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Sialkot lynching: Priyantha Kumar’s remains reached Colombo

Priyantha Kumara's remains have been reptriated from Lahore

SAMAA | - Posted: Dec 6, 2021 | Last Updated: 1 month ago
SAMAA |
Posted: Dec 6, 2021 | Last Updated: 1 month ago

Outside the Sialkot Chamber of Commerce, people pay homage to Sri Lankan national Priyantha Kumara who was lynched by a mob. Photo: File

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The remains of Priyantha Kumara, the Sri Lankan national who was lynched by a mob in Sialkot on Friday, have reached Colombo late Monday. It was repatriated to Sri Lanka from the Lahore airport. The body was brought to the Allama Iqbal International Airport in an ambulance. It was dispatched via a Sri Lankan Airlines flight with state honours. "[The] High Commission appreciate the unstinted assistance by the Gov of Pakistan and Provincial Gov of Panjab in making this transfer possible in such a short time period," the Sri Lankan High Commission to Pakistan tweeted. Remains of Diyawadanage Don Priyantha Kumar killed by a mob in Sialkot Pakistan was transferred from Lahore to Colombo by SriLankan Airlines this afternoon. pic.twitter.com/vO1jA0lvAG— Sri Lanka High Commission in Pakistan (@SLinPakistan) December 6, 2021 On Friday, a mob of nearly 800 to 900 people tortured, beat up, murdered, and then burnt the body of Priyantha Kumara over blasphemy allegations. A case was registered against the suspects under sections of terrorism, murder, and assault. So far, 131 people have been arrested in the case. Pakistan-Sri Lanka ties Earlier in the day, Sri Lankan High Commissioner in Pakistan Vice Admiral Mohan Wijewickrama said that he was satisfied with Pakistan's response to the killing. "The incident won't affect friendly ties between the two countries." The Sri Lankan envoy, in a conversation with reporters, condemned the incident, pointing out that such incidents won't be tolerated. "We are very sure that the incident itself was not targeting our country, our religion, or our race. It was an incident in isolation." Wijewickrama added that a large number of suspects had already been arrested and legal action against them was imminent. "Our relations between the two countries will not have an impact because of this incident," he said. The high commissioner revealed that both the governments were discussing how Kumara's family could be compensated. "We are very confident that this incident will be handled by the Government of Pakistan in a manner that justice will be given," he added.
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The remains of Priyantha Kumara, the Sri Lankan national who was lynched by a mob in Sialkot on Friday, have reached Colombo late Monday. It was repatriated to Sri Lanka from the Lahore airport.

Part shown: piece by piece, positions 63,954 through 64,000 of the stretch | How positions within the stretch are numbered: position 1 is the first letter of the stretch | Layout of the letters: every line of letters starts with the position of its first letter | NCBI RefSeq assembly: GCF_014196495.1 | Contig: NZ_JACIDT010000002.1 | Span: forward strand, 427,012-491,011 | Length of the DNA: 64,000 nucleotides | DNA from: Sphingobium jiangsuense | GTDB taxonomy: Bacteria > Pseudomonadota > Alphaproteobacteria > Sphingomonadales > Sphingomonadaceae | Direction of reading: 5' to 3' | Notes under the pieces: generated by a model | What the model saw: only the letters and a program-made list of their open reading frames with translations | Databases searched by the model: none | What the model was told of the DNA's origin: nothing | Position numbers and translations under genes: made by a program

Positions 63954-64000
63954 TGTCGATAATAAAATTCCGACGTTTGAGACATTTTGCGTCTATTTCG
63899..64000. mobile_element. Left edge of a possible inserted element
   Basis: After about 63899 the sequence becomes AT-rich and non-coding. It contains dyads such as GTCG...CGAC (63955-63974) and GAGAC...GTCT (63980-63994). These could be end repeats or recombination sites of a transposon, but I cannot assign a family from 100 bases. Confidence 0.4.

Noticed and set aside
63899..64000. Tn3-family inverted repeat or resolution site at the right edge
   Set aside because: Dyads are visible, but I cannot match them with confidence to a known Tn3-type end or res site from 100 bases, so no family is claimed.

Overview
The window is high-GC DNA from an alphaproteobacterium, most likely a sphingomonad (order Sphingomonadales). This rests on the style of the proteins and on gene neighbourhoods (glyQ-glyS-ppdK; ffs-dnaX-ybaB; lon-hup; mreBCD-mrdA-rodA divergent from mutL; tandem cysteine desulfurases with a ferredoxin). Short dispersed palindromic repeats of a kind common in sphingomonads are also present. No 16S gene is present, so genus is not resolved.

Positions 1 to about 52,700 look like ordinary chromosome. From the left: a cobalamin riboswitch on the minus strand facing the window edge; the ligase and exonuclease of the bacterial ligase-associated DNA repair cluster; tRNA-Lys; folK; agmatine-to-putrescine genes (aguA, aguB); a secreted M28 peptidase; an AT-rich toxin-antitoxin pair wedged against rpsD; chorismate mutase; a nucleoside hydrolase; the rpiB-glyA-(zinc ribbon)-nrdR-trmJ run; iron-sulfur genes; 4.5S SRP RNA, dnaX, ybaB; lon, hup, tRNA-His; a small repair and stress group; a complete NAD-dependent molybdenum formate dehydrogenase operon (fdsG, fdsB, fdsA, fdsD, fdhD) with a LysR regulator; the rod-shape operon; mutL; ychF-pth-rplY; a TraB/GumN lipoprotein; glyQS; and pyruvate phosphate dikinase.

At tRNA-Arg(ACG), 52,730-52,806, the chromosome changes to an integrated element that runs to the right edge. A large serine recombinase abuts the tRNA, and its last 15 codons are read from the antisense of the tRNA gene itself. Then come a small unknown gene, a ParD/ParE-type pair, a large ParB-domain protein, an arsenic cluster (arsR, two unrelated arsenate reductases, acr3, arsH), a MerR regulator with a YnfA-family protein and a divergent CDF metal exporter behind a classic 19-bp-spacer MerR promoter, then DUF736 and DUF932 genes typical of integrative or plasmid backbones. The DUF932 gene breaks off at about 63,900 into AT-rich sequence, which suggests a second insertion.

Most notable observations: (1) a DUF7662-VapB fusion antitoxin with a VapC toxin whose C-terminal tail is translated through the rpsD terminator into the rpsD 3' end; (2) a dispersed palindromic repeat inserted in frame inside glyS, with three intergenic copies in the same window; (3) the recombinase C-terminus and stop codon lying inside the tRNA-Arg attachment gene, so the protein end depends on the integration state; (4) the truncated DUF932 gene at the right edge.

The body was brought to the Allama Iqbal International Airport in an ambulance. It was dispatched via a Sri Lankan Airlines flight with state honours.

“[The] High Commission appreciate the unstinted assistance by the Gov of Pakistan and Provincial Gov of Panjab in making this transfer possible in such a short time period,” the Sri Lankan High Commission to Pakistan tweeted.

On Friday, a mob of nearly 800 to 900 people tortured, beat up, murdered, and then burnt the body of Priyantha Kumara over blasphemy allegations. A case was registered against the suspects under sections of terrorism, murder, and assault. So far, 131 people have been arrested in the case.

Pakistan-Sri Lanka ties

Earlier in the day, Sri Lankan High Commissioner in Pakistan Vice Admiral Mohan Wijewickrama said that he was satisfied with Pakistan’s response to the killing. “The incident won’t affect friendly ties between the two countries.”

The Sri Lankan envoy, in a conversation with reporters, condemned the incident, pointing out that such incidents won’t be tolerated. “We are very sure that the incident itself was not targeting our country, our religion, or our race. It was an incident in isolation.”

Wijewickrama added that a large number of suspects had already been arrested and legal action against them was imminent.

“Our relations between the two countries will not have an impact because of this incident,” he said.

The high commissioner revealed that both the governments were discussing how Kumara’s family could be compensated. “We are very confident that this incident will be handled by the Government of Pakistan in a manner that justice will be given,” he added.

 
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